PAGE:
By Chris Heward, Wetlands Assistant
Last week I wrote this blog, speculating on the current whereabouts of Doc. Doc was tagged in County Cork Ireland and migrated to Sweden to breed.
We hadn’t heard much more than that until last week when Doc unexpectedly sent us data from the middle of the Atlantic Ocean; certainly an unusual place for a woodland bird to be! Whilst the data was reportedly of a reliable accuracy, we had our suspicions that something was amiss.
Since then, Doc’s tag has transmitted newer data from the site in County Cork where s/he was tagged. Ironically, these data are of a lower quality than those supposedly sent from the Atlantic and as such have not been automatically plotted on the Woodcock Watch map. But they were received and logged nonetheless and were found by manually accessing the database.
Clearly, there’s something a little strange going on here; the dubious oceanic location was reported as highly accurate whilst the plausible and familiar location was classified as low quality!
We don’t think there’s any serious problem with the Doc’s tag, only that it is a little disorientated after such a long period of dormancy. Until recharging in sunny conditions last week, the tag hadn’t transmitted since August (back when Doc was in Sweden). Suddenly the tag has fired up again, over a thousand miles from its last location and following a long pause in transmission; it is bound to require a little acclimatisation time in order to find its bearings.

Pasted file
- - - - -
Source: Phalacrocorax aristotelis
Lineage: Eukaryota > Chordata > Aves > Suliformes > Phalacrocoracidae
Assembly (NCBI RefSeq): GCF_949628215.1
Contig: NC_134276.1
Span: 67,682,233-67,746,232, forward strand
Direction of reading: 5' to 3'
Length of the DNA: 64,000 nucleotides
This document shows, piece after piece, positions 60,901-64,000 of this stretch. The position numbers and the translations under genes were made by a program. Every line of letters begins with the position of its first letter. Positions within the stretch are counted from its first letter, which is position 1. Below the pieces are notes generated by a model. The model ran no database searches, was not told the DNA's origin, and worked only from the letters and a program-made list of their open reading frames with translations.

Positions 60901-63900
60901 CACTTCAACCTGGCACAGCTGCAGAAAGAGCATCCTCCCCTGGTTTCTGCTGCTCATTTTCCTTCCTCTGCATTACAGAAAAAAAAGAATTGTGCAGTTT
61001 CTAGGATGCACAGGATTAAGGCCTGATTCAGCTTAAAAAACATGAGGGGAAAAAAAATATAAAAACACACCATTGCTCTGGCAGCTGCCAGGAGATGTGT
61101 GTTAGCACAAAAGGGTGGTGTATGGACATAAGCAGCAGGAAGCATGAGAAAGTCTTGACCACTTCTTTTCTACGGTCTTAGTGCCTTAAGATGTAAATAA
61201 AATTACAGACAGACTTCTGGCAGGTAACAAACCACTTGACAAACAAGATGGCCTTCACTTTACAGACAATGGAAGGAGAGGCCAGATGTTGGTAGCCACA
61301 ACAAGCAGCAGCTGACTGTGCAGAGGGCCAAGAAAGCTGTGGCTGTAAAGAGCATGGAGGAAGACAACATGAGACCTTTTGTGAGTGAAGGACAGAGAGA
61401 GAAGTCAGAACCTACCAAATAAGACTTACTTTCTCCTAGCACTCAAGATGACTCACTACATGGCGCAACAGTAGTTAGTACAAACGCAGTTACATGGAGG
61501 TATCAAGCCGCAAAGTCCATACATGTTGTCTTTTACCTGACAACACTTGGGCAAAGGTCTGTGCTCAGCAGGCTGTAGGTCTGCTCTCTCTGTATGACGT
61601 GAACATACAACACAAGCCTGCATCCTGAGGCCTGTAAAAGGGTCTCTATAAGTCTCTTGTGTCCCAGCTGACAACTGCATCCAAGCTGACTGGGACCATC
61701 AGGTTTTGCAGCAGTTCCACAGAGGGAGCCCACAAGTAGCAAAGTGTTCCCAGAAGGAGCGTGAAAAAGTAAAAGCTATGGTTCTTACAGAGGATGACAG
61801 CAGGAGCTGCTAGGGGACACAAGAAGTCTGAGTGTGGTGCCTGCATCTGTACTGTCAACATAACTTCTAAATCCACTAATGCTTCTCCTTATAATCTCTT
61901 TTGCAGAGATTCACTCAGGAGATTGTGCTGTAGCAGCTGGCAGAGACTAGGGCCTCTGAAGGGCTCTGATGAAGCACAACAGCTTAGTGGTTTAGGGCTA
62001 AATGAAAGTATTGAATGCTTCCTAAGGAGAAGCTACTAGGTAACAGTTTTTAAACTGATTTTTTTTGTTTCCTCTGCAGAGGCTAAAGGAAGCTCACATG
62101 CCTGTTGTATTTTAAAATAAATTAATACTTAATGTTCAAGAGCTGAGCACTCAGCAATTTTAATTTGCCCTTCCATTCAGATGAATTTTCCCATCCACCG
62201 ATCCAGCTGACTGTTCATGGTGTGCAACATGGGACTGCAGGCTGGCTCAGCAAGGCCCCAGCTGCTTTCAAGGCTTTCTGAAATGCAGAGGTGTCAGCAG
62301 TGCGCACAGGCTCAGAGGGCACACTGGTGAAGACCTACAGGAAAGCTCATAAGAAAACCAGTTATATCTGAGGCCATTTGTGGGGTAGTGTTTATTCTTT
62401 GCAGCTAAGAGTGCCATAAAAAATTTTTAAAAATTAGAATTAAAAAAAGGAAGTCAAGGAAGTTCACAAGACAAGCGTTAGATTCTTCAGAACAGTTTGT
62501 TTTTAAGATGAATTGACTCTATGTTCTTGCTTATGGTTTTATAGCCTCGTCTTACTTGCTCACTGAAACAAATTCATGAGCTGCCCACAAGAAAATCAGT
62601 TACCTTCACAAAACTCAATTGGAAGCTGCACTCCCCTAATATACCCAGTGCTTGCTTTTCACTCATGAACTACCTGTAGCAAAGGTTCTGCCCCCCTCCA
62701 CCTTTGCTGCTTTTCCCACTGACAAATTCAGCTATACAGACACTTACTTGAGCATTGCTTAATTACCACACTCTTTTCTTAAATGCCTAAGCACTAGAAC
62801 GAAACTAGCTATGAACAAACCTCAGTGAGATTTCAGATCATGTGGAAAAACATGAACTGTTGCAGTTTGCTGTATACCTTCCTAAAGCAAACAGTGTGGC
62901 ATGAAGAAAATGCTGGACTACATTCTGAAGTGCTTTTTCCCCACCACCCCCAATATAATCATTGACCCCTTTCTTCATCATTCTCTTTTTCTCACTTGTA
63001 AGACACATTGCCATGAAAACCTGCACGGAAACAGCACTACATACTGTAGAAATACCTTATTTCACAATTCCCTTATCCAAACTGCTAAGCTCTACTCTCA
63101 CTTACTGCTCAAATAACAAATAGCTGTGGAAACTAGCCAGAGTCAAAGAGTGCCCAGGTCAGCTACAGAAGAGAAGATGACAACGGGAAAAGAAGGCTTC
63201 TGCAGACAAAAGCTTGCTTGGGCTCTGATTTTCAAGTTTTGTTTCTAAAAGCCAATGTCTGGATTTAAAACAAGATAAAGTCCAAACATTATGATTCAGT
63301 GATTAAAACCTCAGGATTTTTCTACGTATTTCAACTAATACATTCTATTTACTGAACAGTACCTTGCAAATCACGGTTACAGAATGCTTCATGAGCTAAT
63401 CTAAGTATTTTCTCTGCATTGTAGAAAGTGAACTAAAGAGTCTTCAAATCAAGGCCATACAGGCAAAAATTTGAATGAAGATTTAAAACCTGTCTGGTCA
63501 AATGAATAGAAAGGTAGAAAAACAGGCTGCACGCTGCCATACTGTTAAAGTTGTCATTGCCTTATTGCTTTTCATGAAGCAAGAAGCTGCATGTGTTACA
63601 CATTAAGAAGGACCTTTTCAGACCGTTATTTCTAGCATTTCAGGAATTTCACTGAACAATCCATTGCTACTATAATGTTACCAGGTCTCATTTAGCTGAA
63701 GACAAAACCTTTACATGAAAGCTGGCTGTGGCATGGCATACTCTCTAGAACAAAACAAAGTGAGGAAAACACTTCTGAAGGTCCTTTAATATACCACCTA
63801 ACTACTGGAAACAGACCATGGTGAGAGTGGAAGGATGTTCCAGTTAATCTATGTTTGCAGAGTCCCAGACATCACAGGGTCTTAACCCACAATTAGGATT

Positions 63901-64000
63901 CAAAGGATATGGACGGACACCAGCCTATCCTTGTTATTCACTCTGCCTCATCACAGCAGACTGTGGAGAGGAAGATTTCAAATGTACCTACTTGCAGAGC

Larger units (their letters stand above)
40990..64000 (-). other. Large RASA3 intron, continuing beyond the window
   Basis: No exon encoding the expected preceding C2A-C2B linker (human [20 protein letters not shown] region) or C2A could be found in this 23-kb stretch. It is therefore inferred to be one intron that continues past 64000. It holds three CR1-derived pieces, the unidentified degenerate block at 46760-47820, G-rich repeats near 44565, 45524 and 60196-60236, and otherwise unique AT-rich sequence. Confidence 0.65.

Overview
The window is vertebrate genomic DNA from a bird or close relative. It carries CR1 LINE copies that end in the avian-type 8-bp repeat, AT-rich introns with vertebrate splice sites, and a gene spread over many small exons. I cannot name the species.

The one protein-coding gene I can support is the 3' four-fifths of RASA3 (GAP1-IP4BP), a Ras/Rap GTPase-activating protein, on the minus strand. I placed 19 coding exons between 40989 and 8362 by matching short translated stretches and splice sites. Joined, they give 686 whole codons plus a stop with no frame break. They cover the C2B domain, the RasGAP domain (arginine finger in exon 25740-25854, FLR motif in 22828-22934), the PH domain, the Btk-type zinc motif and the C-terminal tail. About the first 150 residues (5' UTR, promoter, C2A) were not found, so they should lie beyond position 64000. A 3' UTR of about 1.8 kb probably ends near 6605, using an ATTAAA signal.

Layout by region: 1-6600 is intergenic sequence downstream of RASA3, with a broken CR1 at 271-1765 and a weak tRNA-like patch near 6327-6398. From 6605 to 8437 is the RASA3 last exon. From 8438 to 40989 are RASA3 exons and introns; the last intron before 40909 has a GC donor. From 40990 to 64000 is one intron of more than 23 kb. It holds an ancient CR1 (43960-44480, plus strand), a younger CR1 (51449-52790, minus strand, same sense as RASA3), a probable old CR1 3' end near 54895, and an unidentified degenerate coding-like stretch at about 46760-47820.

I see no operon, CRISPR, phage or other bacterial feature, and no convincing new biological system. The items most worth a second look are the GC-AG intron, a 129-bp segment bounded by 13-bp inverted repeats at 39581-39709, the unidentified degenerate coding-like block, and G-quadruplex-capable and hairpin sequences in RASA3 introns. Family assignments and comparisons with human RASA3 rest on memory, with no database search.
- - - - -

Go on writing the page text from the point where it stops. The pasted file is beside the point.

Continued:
We still can’t be 100% sure of where Doc is until we have received several successive reliable transmissions, but these low-quality data provide us with a hint that all is well. We’re hoping that higher quality data can soon clarify the situation once and for all, but thankfully, it’s looking more and more likely that Doc dangerous Atlantic voyage was nothing more than a technical blip.
Thanks go to Luke Harman, our collaborator at the University of Cork, for flagging up the arrival of these new data.